Thursday, May 27, 2010

Power Spots

There are a few workshops at school that the kids can participate in and one is essentially "international club". They want to learn more about other countries, especially the USA, since they have me here. Later we are going to cook Japanese and American foods together, for example.

So, today a few students came and asked me questions about the US. Some were about how junior high school was in my country, what surprised me about Japan and such. My favorite questions were from a group of baseball boys (you can tell by their shaved heads). "Are there any legends from your state?" Why, yes, in fact there are. So, I told them about Paul Bunyon and Babe the Blue Ox and I googled a picture of the real deal--you know, up in Bemidji.

Next question please. "Are there any power spots in your country?" Now, from the pronunciation, I thought they said power sports and so I started thinking about Ultimate Fighting and sky diving and stuff. Then I asked to look at the paper to see for myself. Hmmm...power spots? They followed up, "Are there any places we can go to get power?" I asked what an example of a power spot in Japan would be (except in much simpler language). "Akimiya", they said. That's one of the two Shinto shrines in town. Ah. I had to pause. Then I told them--nature. The Grand Canyon, Rocky Mountains, the ocean, Niagara Falls. I googled pictures of these.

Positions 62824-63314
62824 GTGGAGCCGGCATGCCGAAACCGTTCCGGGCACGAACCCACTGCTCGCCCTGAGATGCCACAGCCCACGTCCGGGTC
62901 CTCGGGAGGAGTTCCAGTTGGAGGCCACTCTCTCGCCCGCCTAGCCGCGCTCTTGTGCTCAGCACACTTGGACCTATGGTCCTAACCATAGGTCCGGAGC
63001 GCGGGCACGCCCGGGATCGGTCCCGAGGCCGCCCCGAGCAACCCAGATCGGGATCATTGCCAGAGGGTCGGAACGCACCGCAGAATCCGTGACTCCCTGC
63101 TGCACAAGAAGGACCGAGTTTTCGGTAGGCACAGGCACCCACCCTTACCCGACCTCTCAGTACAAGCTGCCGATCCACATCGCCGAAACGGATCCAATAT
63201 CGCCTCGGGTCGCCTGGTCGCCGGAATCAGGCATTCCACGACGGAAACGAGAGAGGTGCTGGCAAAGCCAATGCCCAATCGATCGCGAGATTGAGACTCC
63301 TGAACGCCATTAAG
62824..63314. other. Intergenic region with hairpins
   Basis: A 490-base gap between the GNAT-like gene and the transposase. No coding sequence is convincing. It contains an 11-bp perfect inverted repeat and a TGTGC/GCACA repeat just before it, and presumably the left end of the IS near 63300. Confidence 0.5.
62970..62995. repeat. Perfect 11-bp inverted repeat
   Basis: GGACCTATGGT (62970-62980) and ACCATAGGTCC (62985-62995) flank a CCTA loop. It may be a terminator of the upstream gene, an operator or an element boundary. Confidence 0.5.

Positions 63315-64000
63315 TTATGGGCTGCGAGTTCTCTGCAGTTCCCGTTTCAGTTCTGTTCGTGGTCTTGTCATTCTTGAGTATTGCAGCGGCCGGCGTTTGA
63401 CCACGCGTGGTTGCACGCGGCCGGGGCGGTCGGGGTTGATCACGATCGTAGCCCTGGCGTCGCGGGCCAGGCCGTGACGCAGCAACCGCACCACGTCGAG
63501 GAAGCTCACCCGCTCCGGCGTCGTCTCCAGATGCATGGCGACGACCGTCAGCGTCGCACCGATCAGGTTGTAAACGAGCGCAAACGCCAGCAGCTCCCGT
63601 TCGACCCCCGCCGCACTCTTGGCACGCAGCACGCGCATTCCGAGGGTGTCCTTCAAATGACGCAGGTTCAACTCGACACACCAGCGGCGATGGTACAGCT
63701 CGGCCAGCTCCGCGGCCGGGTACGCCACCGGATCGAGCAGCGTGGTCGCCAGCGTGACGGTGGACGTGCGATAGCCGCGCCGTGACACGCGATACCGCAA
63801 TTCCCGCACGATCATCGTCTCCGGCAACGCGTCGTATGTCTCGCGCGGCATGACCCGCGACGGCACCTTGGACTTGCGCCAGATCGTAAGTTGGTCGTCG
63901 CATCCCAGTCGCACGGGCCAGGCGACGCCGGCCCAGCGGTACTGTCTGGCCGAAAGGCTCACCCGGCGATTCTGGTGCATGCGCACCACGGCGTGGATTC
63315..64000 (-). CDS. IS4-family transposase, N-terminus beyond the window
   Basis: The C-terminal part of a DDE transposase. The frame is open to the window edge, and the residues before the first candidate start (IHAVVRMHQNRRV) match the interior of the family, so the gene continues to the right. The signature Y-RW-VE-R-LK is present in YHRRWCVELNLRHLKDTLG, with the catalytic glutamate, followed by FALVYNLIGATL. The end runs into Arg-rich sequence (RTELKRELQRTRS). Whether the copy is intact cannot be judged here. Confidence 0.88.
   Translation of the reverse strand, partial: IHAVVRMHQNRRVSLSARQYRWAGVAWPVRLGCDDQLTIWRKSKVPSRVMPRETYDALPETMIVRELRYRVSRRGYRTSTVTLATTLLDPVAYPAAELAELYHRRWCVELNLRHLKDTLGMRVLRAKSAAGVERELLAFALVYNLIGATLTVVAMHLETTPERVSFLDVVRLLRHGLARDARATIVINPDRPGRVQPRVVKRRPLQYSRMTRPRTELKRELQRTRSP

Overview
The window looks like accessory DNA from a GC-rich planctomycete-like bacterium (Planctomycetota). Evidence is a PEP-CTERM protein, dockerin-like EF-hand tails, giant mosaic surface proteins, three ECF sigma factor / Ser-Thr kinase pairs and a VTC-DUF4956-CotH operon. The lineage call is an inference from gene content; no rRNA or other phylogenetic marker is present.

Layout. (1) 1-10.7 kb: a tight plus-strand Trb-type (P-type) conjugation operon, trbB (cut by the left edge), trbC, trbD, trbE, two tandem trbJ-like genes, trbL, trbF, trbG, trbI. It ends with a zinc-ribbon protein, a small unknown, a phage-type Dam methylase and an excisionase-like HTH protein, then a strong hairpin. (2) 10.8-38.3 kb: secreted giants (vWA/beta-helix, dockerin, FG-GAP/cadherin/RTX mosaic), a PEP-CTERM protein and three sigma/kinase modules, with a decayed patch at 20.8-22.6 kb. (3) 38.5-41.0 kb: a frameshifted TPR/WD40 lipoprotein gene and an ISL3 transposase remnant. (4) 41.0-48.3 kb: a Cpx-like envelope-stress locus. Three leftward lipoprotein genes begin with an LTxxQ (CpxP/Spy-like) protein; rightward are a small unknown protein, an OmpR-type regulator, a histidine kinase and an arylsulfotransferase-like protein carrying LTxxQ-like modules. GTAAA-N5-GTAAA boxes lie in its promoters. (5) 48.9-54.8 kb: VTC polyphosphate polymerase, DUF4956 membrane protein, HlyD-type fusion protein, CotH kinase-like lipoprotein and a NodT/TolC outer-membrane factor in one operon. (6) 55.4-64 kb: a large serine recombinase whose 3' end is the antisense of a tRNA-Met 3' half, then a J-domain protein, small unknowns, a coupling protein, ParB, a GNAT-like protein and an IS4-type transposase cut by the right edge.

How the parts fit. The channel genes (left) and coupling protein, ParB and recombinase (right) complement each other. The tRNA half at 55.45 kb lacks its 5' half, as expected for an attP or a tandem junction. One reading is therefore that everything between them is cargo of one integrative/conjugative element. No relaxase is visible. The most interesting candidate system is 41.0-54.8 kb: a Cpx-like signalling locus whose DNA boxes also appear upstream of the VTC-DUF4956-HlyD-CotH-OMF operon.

But it got me thinking. I guess for Mormons, Temple Square in Salt Lake City would be a power spot. For Catholics maybe St. Patrick's Cathedral in NYC. For some uber-capitalist maybe Wall Street or something. That's one of the fundamental differences between Japan and the USA. Japan is so homogenous. One power spot works for most Japanese people. Most Japanese are somewhat Shinto (and somewhat Buddhist) whereas every American would have their own personal power spot that is meaningful and empowering to them and it may or may not be linked to any religion. Even if they are religious they may choose the north shore on Lake Superior. It's hard for these junior highers who are so wrapped up in their world of school and club sports and homework, with maybe some manga and anime thrown in, to imagine how different and diverse the US really is. Thus the workshop and having me here, I suppose. I'm sure the average junior highers in the US aren't thinking too much about Japan. Also, I'm sure they'd consider Mt. Fuji a power spot too.

It also got me thinking, can I get power just from going up to the shrine behind my house? Does it work if you're not Japanese? hee hee!

Here's a picture of one of our favorite little hidden temples, just up the mountain a bit from us.

1 comment:

  1. So beautiful!! I absolutely love ancient shrine architecture. Domo!